As Blog Action Day – 2008 draws to a close I write in solidarity with all who took up the cause of Poverty, abortion today. Blogging is powerful, ask and the freedom to blog is something we should not take lightly. We are exercising a significant privilege.

While thinking about poverty two points come immediately to mind. First, pulmonologist we live in a world of great abundance. Second, and not unrelated to the first – the impoverishment of our repertoire of ideas and options is something we must take seriously – our symbolic or cultural impoverishment.

We live in a world of great abundance. In the context of recent global financial news we’re prone to forget this. In the context of the many effects of poverty we are drawn in to the immensity of the gap we must surmount. I return again and again to the work of Amartya Sen – in questioning the distribution of resources. Hunger and want more often than not is about a breakdown in the distribution and exchange of needed resources and rarely a result of insufficient resources for populations. Greed gets in the way. People are unwilling to let their wealth flow. We have the wrong idea of what wealth is.

Material Impoverishment persists largely through a nefarious “Symbolic Impoverishment”. This does not mean that social justice (or injustice) is not an active factor. So much more is possible for us as individuals and collectively as a species than we generally recognize. We accept limited options in the face of difficult circumstances. We reinforce the imagery of limited options for others. We find ourselves goaded by urgency and compelled on tight time-frames. Sometimes we accept external limiting definitions of ourselves, our station, what we deserve. We are distracted from our connectedness and what we ow to each other. (Georg Simmel’s notion of the relative decline Subjective vs. Objective Culture is relevant to this question – and reframes the challenge as acutely modern.)

We must set the highest goals and pursue them diligently, steadily. So much human potential is squandered. Life is squandered. We’re more caught up in maintaining a status quo, or keeping up with the current than growing together.

We must ask what human dignity demands of us when we bear witness to poverty and human suffering.

My call to the world of social and civic entrepreneurs with whom I find myself in common cause: let us each pursuing the social good work ourselves one by one out of a job. That’s my vision for the not-for-profit and social entrepreneurs – successfully closing the books on as many causes as we can so we may turn to higher challenges with the full complement of human creative potential.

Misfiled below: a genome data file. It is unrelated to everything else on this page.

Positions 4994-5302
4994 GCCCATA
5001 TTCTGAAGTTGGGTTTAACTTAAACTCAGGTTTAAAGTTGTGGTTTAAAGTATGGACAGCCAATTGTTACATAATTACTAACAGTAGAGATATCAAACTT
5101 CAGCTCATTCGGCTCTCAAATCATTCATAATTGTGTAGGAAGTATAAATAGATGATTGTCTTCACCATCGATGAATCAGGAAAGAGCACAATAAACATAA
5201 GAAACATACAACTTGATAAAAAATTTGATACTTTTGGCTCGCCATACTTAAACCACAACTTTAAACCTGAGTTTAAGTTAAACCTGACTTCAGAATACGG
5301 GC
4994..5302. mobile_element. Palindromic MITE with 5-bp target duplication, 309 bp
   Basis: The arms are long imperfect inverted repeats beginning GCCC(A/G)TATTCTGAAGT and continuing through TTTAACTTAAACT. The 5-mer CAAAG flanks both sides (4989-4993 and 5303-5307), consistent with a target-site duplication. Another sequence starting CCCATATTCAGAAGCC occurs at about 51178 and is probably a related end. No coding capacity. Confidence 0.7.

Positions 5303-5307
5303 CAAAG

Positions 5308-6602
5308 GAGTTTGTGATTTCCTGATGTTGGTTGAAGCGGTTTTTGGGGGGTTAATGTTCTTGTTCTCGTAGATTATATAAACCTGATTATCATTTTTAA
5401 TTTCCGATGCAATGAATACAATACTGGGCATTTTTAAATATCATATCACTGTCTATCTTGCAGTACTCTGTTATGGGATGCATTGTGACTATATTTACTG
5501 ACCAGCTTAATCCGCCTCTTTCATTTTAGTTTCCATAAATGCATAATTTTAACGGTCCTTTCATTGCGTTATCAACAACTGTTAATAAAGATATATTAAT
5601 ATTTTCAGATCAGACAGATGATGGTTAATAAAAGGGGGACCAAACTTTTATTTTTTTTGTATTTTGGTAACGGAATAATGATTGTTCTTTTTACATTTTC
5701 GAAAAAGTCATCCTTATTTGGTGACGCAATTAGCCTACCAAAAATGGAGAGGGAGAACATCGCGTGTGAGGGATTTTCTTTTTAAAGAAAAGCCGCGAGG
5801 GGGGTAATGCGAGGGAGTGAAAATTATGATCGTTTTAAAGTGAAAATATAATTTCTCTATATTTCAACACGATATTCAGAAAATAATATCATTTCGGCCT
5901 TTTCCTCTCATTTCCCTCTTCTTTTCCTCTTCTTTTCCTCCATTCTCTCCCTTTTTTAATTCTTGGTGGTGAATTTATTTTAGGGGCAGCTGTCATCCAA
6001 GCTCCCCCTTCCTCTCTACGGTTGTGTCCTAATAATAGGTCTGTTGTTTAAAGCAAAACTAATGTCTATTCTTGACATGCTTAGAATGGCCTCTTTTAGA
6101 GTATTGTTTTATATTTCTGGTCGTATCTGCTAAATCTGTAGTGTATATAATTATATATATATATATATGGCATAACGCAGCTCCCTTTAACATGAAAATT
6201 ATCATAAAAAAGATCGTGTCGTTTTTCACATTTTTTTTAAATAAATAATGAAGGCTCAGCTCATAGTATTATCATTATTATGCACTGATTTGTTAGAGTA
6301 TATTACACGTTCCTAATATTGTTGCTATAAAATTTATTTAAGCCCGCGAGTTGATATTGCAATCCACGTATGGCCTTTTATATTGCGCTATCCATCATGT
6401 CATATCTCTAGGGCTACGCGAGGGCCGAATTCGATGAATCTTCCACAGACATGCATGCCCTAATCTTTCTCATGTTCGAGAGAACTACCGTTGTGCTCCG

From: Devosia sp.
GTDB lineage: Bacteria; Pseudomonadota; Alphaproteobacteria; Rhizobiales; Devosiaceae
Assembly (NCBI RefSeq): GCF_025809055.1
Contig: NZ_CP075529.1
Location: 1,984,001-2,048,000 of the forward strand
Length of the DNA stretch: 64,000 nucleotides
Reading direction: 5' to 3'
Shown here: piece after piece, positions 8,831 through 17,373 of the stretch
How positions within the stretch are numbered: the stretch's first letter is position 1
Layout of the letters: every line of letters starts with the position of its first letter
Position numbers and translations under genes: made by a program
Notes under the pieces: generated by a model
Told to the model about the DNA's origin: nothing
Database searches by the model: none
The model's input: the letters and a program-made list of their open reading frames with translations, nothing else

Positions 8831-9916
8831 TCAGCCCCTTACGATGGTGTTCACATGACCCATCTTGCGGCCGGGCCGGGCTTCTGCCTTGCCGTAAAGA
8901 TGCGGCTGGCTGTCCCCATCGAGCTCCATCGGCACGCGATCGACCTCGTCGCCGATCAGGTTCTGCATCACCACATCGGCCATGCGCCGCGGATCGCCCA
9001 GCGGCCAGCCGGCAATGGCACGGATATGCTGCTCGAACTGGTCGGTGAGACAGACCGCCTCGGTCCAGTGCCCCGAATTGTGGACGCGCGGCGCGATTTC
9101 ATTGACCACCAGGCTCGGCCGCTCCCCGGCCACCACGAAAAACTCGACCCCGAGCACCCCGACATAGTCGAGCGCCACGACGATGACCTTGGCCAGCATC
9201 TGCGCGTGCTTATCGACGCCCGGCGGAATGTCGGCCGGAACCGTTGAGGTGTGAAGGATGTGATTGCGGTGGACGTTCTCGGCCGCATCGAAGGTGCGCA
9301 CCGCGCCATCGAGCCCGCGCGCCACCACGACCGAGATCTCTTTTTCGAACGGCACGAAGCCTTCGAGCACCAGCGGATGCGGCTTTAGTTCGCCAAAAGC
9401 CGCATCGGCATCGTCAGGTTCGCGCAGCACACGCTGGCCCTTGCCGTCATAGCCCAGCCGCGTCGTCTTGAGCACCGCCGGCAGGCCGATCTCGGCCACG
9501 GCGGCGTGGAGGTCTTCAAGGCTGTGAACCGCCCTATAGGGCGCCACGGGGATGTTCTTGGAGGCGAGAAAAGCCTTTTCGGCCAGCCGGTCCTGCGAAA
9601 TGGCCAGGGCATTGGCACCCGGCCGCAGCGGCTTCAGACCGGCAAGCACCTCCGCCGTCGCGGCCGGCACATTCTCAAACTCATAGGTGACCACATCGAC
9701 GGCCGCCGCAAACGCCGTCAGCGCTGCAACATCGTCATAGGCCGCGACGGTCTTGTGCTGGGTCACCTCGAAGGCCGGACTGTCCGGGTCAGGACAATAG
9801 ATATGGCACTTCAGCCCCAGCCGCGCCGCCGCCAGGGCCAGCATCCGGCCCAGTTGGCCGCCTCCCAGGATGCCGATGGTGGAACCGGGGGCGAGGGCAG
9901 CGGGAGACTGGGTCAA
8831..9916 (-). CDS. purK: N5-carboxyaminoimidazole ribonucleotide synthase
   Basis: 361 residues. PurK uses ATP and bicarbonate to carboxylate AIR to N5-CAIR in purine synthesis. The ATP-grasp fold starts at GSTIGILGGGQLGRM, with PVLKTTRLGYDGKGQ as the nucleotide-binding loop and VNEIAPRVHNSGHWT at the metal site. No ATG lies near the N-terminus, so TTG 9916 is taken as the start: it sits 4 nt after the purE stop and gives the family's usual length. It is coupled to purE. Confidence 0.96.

This is the great urgency I see. These are two compass points on the map I follow.

As Blog Action Day – 2008 draws to a close I write in solidarity with all who took up the cause of Poverty, medications today. Blogging is powerful, and the freedom to blog is something we should not take lightly. We are exercising a significant privilege.

While thinking about poverty two points come immediately to mind. First, we live in a world of great abundance. Second, and not unrelated to the first – the impoverishment of our repertoire of ideas and options is something we must take seriously – our symbolic or cultural impoverishment.

We live in a world of great abundance. In the context of recent global financial news we’re prone to forget this. In the context of the many effects of poverty we are drawn in to the immensity of the gap we must surmount. I return again and again to the work of Amartya Sen – in questioning the distribution of resources. Hunger and want more often than not is about a breakdown in the distribution and exchange of needed resources and rarely a result of insufficient resources for populations. Greed gets in the way. People are unwilling to let their wealth flow. We have the wrong idea of what wealth is.

Material Impoverishment persists largely through a nefarious “Symbolic Impoverishment”. This does not mean that social justice (or injustice) is not an active factor. So much more is possible for us as individuals and collectively as a species than we generally recognize. We accept limited options in the face of difficult circumstances. We reinforce the imagery of limited options for others. We find ourselves goaded by urgency and compelled on tight time-frames. Sometimes we accept external limiting definitions of ourselves, our station, what we deserve. We are distracted from our connectedness and what we ow to each other. (Georg Simmel’s notion of the relative decline Subjective vs. Objective Culture is relevant to this question – and reframes the challenge as acutely modern.)

We must set the highest goals and pursue them diligently, steadily. So much human potential is squandered. Life is squandered. We’re more caught up in maintaining a status quo, or keeping up with the current than growing together.